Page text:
The Russian Orthodox community in Malta has applied to build a church, the first of its kind on the island, in Kappara, but will be facing opposition from local residents.
The St Paul the Apostle Parish of the Russian Orthodox Church, a community of around 200 people, does not currently have its own church in Malta and has so far held its services in Catholic churches around the island.
A representative of the parish told The Sunday Times of Malta that despite strong relations with the Catholic Church in Malta, the Curia understood the community’s need for its own place of worship.
Although the two faiths have close similarities, there are several aspects in which Catholic churches are unsuitable for Orthodox services, the representative said, such as the lack of segregation between altar and congregation.
Moreover, without a dedicated space, the parish does not have a resident priest and can only hold services when one visits from overseas, currently around 10 times a year.
The parish hopes this will change if planning permission for its new church, which will include a small apartment on its grounds, is granted, allowing for more regular services for parishioners.
But the church, which will be built in a traditional Russian Orthodox style with a steeple rising up to 26 metres, has been met with concern from Kappara residents.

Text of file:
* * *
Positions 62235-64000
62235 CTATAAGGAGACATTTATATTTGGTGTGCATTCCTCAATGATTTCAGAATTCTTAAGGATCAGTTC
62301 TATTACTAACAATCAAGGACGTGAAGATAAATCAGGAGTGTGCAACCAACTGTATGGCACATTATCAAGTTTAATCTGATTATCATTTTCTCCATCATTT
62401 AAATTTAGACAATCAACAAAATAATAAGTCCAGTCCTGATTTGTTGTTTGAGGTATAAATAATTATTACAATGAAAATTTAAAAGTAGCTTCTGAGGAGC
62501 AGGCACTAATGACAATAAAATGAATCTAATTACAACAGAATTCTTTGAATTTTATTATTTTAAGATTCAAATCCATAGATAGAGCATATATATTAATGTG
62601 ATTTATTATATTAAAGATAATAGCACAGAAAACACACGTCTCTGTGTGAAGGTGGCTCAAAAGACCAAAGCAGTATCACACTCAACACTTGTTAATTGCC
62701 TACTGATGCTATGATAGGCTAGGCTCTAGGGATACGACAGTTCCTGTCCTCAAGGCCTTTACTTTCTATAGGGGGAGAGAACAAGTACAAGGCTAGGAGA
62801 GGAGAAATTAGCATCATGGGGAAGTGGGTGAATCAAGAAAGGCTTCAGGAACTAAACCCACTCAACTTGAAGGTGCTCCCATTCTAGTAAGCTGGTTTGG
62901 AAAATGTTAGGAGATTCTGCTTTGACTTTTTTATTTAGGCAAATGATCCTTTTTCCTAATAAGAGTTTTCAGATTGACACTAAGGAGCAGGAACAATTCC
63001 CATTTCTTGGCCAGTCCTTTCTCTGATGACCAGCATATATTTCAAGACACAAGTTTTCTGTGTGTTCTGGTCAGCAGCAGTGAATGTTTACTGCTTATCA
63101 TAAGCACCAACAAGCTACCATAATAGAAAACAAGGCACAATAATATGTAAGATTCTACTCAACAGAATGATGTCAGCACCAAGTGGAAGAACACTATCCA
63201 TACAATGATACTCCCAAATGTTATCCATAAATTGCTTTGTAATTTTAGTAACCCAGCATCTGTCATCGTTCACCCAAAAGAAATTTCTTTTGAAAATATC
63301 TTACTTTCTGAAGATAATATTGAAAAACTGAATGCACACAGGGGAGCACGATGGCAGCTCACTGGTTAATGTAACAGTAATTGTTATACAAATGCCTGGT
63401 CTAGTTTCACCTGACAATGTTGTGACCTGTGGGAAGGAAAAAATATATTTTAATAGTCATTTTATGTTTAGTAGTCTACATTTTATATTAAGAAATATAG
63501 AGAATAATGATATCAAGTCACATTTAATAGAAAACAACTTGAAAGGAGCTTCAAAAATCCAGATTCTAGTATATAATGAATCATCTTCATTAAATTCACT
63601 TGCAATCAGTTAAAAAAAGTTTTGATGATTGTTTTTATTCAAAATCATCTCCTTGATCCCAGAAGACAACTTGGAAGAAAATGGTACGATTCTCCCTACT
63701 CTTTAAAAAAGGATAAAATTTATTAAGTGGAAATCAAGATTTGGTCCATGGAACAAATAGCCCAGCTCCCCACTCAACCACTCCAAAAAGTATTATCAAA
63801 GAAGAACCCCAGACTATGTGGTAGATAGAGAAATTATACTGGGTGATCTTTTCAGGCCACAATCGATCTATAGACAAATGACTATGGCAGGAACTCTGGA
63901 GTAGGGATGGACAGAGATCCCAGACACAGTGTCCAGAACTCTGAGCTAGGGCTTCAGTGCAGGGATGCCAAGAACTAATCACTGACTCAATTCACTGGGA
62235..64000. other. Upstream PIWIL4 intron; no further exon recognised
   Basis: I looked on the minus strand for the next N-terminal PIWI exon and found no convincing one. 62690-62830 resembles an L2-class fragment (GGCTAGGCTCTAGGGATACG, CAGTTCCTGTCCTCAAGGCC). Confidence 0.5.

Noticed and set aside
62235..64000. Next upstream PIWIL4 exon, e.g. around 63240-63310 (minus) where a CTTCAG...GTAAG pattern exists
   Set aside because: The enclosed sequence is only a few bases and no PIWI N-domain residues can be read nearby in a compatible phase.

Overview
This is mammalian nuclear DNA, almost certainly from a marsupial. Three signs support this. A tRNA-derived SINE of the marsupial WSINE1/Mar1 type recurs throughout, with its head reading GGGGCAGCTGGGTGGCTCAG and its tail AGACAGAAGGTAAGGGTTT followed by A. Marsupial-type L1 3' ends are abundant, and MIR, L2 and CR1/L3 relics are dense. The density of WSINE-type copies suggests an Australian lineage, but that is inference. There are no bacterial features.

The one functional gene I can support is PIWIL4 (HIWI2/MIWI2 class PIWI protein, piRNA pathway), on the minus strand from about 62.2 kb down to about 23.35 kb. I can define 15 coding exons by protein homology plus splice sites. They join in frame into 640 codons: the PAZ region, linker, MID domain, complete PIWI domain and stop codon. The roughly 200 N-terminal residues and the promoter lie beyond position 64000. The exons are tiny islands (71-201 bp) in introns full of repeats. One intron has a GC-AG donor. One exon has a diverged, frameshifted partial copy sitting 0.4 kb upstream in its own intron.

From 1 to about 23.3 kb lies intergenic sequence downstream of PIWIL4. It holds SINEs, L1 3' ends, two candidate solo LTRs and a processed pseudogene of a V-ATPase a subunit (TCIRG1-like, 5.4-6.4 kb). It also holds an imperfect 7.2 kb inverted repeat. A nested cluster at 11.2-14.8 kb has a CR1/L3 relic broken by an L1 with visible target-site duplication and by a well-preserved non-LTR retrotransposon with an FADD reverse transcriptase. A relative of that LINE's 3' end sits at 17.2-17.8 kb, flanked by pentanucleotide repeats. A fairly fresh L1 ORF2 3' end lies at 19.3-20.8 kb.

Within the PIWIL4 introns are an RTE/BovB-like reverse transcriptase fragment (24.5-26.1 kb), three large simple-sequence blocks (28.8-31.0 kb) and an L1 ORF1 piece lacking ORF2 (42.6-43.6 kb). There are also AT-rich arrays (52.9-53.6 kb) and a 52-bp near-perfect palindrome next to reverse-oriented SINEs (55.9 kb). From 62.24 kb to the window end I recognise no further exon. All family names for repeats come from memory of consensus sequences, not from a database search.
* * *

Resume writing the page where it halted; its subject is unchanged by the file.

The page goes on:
The chosen site is an abandoned field in a residential area adjacent to the protected habitat of Wied Għollieqa. Residents who spoke to this newspaper said they felt the church would be an unsuitable addition to the community, exacerbating parking problems and negatively impacting the nearby valley.
The residents are currently taking advice ahead and planning to submit a joint objection to the Planning Authority in the coming weeks.
Their concerns are echoed by Nature Trust Malta, which is responsible for the management and guardianship of the Wied Għollieqa nature reserve.
The valley is an Area of High Landscape Sensitivity and Special Area of Conservation, as well as a designated bird sanctuary and tree protection area.
“This building and design…is unconducive to a Maltese valley landscape,” Nature Trust wrote in an objection to the Planning Authority. “The steeple which rises over 26 metres is visually intrusive. Such an activity would increase traffic, light and noise pollution and would greatly interfere with the ecology of the area and disrupt the serene and natural ambience of the reserve.”
While the application, which is open to public consultation until September 11, has yet to be assessed by many of the PA’s statutory consultees, the Design Advisory Committee has expressed concern over the design.
The committee said it would “appreciate if the design could move more towards the local architecture and context while still retaining the characteristics of a Russian Orthodox Church”. The parish representative said that while he had not been contacted by residents over the concerns, he was confident the proposal would not cause any inconvenience to the existing community.